Coming bloodied out of the lost battle of the sixties, the third world war, the underground rock and roll movement took a noticeable switch, look at the music of Blue Cheer and Black Sabbath, look at heavy metal cats of today compared to the hippies of yesteryear; it’s the same guys, but the spirit has changed. Rock and roll had fuelled the revolution of the last five years of the sixties, and as those last superb notes of Hendrix’s set echoed across the battlefield of Woodstock, people had to come to terms with the fact that we lost. For a few brief, beautiful and wonderful years it looked like good might triumph as had never occurred before. Rock and roll was the meat of that revolution. A universal code hipped by all the right people, telling everyone to love and be grateful, don’t hate and don’t grudge. For a while it looked like we had it, love, peace, acceptance and pleasure might succeed in the most important battle of history. Big money, society, the family, the church, the government, the downers and consumers won, it was a good try but you didn’t succeed, your little house in the suburbs is ready now. The free love revolution had been rejected and the third world war, a civil war, had been unanimously declared a victory by the downers. There was nothing else to say, the greatest decade in human history was over, and we failed to paint it black. That Godsent power trio Blue Cheer laid the groundwork for what was to follow, the elastic snap of all those wasted doped-up hours and fun. We might have lost the war, but that doesn’t mean there won’t be multitude battles to be fought over our very souls. The children of the love generation are still soldiers and they will never surrender. Things were going to get louder, things were going to get darker, things were going to become more metallic. Blue Cheer and Black Sabbath built the skeleton, and the seventies underground bands provided the ample muscle and the power trio was to be the main vessel. It was the birth of heavy metal, out of the ashes of the love revolution came something different, a new generation of bands, failed seekers who retained the long hair but lost the tolerance and the optimism. Now the downers and dopers wouldn’t have anything to fight against, they can just look across the highway, look at that darkened place where dwelt the young. All those people, tripping to those heavy psychedelic sounds, getting obscene pleasures from things normal people could never understand. WILD! By god, and without any laws to stop them!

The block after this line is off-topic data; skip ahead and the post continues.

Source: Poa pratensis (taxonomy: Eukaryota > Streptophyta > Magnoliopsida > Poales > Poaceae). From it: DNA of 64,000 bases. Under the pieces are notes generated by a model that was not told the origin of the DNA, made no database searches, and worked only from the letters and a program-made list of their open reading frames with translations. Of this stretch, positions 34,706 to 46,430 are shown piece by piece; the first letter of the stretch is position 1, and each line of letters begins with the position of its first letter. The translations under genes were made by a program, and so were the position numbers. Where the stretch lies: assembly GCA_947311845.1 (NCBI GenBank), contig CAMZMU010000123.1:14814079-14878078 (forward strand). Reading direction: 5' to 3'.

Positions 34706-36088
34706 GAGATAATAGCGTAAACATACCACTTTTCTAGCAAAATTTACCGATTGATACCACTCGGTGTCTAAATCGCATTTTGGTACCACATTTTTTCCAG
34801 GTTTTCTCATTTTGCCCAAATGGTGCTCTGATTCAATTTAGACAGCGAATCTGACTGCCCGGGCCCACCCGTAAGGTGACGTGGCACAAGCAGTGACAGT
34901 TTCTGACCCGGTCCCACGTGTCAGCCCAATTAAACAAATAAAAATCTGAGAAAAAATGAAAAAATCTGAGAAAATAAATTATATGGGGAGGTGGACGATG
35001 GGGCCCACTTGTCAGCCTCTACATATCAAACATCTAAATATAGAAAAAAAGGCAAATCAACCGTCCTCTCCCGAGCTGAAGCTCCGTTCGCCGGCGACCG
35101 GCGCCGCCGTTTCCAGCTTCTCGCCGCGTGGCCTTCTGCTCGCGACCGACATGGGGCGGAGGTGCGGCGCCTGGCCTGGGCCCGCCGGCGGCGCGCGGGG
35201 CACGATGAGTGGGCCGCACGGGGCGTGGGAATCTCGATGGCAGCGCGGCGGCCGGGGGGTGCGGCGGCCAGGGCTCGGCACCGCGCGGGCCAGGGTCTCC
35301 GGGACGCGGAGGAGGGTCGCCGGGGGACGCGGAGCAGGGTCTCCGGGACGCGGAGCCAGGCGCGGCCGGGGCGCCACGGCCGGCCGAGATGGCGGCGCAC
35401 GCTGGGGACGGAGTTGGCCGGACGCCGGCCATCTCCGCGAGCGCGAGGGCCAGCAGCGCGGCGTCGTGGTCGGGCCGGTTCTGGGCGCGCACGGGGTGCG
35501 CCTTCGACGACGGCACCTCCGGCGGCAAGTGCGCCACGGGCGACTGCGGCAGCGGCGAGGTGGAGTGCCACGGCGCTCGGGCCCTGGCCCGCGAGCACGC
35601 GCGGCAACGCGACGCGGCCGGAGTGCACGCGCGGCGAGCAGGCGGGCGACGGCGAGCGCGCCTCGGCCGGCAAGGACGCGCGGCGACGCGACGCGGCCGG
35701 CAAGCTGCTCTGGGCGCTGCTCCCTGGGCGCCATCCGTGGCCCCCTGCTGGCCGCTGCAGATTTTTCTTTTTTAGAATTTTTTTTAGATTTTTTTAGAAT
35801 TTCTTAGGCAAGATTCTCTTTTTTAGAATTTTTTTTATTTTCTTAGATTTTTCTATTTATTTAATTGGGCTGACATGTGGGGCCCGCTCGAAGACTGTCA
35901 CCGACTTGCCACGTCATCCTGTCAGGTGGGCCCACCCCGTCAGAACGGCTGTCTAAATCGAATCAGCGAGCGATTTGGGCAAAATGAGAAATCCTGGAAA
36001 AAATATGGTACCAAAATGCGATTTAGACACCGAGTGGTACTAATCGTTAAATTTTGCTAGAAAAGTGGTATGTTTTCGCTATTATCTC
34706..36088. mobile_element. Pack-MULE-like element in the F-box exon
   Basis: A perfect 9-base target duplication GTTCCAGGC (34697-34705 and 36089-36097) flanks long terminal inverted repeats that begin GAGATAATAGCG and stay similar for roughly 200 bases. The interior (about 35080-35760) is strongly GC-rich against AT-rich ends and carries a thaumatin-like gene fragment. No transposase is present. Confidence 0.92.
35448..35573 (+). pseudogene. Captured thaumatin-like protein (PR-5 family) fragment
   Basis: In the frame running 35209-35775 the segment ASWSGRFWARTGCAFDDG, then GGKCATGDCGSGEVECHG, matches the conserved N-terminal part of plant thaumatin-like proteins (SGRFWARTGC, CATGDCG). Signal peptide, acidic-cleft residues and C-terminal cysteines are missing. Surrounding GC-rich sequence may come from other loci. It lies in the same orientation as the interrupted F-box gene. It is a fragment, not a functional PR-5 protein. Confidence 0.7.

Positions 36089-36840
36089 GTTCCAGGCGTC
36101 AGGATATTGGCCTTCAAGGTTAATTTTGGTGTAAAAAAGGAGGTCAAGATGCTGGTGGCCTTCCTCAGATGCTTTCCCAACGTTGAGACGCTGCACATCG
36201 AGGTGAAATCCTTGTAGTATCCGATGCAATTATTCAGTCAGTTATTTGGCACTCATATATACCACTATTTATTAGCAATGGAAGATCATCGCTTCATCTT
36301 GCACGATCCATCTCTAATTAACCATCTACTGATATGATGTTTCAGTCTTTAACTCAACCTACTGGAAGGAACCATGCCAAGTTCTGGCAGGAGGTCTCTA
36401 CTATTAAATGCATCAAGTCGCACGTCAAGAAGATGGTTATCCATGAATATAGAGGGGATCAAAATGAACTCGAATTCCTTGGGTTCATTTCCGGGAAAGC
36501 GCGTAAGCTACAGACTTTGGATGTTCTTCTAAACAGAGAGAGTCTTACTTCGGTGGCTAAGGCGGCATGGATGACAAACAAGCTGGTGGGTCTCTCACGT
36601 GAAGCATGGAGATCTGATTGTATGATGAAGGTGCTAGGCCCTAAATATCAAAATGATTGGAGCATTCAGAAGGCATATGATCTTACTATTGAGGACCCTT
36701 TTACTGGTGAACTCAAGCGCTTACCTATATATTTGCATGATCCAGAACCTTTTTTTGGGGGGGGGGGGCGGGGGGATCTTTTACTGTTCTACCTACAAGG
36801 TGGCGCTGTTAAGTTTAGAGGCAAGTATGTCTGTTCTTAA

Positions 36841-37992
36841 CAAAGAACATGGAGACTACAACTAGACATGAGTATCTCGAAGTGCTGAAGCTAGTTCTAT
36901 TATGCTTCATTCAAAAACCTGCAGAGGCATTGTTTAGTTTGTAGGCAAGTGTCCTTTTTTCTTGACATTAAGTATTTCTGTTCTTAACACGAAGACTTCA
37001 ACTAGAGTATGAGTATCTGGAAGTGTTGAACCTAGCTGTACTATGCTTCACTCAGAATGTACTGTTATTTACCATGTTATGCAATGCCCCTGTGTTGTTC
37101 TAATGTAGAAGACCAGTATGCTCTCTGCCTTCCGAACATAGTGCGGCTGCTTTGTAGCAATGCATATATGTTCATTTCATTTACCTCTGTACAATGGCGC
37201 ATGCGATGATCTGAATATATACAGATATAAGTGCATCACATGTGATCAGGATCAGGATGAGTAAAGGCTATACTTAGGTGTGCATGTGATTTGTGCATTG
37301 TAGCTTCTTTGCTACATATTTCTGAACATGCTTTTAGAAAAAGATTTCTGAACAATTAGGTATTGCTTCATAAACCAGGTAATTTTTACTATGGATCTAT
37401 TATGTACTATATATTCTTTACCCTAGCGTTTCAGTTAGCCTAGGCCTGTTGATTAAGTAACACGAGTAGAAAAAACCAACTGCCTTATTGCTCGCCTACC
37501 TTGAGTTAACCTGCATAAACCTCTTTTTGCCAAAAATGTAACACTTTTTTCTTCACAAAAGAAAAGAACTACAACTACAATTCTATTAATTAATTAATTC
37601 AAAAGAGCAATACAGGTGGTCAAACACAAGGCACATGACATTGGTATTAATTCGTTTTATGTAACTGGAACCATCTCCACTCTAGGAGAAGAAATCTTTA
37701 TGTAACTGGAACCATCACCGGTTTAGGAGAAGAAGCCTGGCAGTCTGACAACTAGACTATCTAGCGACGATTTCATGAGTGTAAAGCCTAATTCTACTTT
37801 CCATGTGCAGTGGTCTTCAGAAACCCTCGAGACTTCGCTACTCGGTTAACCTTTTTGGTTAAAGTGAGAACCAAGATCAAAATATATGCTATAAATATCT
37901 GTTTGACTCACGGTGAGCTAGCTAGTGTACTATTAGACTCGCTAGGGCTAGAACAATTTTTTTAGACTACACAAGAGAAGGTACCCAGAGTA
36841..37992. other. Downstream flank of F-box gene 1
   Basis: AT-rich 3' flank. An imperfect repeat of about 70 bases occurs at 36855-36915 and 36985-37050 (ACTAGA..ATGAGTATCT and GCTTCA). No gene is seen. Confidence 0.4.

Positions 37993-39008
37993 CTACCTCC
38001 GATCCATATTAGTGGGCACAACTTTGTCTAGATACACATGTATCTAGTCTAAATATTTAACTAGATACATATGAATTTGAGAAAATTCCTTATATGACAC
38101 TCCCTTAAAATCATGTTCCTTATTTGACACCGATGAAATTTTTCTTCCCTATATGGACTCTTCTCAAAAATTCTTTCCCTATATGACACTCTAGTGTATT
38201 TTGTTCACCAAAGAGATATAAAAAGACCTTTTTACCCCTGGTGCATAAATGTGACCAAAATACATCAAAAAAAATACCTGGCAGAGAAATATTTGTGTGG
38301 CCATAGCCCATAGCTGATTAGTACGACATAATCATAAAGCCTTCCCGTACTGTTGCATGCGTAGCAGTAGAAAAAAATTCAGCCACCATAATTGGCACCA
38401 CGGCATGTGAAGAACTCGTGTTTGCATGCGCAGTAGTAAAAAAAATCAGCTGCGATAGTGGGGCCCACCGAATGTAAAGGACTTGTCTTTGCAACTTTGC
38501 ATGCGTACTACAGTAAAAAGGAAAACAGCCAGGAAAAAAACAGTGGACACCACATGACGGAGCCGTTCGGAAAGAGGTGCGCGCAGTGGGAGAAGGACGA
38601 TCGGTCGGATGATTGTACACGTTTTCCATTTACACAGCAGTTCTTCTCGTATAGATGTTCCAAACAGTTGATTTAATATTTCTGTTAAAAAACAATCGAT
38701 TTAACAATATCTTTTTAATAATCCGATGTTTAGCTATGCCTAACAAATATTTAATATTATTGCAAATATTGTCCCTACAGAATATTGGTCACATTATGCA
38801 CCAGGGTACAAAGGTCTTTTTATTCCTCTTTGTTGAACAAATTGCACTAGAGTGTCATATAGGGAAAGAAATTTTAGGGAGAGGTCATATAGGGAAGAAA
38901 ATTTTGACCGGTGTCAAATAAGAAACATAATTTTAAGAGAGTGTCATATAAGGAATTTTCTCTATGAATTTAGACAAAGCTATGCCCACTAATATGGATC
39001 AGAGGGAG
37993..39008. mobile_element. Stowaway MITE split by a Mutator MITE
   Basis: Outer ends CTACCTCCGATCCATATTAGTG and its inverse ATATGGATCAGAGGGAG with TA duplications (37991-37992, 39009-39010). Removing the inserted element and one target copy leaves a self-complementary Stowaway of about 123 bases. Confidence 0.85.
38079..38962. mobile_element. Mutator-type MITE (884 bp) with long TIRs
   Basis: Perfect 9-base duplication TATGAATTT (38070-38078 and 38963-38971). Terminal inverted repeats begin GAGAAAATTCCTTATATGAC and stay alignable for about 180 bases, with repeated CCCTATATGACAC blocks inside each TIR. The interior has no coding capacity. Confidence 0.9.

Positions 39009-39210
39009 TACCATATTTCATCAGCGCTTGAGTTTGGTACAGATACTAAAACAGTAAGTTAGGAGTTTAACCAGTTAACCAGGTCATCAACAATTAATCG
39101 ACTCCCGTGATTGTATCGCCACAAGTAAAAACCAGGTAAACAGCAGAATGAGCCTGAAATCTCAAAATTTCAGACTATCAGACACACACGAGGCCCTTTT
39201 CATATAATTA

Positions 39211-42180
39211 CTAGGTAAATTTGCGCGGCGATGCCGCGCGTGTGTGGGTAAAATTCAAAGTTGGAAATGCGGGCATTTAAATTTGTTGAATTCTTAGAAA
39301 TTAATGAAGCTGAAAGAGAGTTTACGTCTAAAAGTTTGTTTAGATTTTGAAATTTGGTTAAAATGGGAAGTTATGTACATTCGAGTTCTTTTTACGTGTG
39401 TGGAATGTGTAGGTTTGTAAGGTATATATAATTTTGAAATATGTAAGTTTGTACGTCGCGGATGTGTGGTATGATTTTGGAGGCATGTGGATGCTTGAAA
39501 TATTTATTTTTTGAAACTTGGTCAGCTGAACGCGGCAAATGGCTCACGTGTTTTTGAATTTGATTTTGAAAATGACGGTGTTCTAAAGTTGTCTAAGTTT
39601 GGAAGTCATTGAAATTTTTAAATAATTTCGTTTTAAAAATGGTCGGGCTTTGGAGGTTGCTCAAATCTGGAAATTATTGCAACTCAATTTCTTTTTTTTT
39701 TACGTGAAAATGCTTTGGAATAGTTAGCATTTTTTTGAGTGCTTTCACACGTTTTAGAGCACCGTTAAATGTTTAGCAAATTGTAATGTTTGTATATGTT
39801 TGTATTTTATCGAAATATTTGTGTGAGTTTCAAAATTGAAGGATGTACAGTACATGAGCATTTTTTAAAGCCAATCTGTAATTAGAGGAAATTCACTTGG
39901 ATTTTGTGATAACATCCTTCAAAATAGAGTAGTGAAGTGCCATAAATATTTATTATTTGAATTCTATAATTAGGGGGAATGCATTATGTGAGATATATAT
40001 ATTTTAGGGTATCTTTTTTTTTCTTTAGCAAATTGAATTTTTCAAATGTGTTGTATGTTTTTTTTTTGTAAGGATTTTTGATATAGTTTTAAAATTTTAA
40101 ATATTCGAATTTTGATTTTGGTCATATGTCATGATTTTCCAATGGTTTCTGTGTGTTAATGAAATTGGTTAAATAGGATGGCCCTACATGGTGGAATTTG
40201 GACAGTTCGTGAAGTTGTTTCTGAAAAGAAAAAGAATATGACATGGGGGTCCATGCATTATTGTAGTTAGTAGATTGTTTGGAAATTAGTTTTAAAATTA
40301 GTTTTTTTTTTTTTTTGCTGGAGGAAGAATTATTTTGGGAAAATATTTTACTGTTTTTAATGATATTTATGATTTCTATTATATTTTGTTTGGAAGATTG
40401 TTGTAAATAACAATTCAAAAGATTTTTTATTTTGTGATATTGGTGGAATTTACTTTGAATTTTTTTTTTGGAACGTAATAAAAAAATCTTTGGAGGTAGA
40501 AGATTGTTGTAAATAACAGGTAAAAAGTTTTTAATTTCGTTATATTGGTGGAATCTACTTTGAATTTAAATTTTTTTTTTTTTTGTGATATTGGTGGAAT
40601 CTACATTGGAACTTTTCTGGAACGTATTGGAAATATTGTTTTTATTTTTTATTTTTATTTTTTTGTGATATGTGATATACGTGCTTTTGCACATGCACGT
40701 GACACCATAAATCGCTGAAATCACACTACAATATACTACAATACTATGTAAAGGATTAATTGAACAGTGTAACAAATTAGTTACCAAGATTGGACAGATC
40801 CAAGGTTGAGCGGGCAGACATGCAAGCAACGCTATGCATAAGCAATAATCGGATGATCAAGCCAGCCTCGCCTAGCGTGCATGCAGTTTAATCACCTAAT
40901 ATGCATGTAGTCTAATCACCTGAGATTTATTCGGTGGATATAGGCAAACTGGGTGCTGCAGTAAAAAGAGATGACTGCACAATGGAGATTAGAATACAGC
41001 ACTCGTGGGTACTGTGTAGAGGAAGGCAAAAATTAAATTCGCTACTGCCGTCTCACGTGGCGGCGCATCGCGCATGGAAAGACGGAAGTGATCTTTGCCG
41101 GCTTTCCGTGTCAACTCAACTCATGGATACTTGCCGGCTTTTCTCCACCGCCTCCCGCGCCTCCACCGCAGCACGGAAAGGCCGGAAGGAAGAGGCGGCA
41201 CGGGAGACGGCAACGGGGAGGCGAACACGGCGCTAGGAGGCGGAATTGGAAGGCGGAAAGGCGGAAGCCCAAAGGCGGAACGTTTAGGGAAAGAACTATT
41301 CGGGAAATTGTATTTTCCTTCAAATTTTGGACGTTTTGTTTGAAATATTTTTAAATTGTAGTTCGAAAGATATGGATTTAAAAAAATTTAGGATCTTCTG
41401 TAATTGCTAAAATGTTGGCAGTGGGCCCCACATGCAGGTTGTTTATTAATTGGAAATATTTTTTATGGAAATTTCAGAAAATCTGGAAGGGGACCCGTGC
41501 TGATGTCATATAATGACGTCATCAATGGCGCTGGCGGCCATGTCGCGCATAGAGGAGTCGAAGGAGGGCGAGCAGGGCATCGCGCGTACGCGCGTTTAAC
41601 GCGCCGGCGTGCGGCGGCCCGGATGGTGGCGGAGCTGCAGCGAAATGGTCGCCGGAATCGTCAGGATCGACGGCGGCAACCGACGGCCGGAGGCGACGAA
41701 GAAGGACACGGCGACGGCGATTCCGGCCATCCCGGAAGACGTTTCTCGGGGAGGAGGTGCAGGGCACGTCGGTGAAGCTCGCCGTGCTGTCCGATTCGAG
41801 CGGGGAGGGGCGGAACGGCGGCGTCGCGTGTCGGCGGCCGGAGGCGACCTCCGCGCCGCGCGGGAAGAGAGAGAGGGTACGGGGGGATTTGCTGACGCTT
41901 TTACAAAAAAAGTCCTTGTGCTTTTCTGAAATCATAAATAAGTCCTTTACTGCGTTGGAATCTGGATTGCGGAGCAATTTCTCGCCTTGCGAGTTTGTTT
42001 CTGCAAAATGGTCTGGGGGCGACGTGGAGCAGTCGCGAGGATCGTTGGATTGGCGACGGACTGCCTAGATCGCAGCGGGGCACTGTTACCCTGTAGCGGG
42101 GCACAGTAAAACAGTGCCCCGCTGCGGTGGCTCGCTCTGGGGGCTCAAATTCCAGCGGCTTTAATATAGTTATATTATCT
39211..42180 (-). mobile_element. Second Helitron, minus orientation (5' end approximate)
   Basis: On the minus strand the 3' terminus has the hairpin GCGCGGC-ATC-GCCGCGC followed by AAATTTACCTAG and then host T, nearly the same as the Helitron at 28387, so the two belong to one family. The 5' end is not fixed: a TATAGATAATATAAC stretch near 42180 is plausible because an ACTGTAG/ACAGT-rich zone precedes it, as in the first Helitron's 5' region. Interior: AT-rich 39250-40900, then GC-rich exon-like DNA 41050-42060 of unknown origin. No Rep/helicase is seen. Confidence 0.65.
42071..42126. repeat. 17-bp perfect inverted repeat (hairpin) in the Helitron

A key player in this rock and roll reanimation was the Groundhogs triptych. For a few brief years (and a Rolling Stones support tour) the ‘Hogs functioned as a power trio, in the space of two years they laid down (appropriately) three of the heftiest and most spiritually handy things to have in your record collection. Nothing too heavy, but like with eating and drinking, you can’t go heavy every day. What the Groundhogs do is a country-infused type of American rock proto-metal the likes of which have never died out. A high energy prototype passed over for mass-production. And good thing too, the scarcity of comparable trips makes this one precious. While their contemporaries became more infused with ‘prog’ and made more and more heinously complex jams extending well into the twilight of an album, the ‘Hogs went the opposite way, crafting wild yet deliberate jams ranging from country to the likes of a prog rock jam but compressed into a five minute song. There are empty, basking busking jams all over Thank Christ for the Bomb and then there’s wild flurries of Blue Cheer drug hysteria sliding out of the speakers all through Split. No other three consecutive records by another band are able to ring exactly the same bell all the way through, and be of such huge meditative usefulness while also providing all the variety and consistent quality a growin’ boy needs.
Thank Christ for the Bomb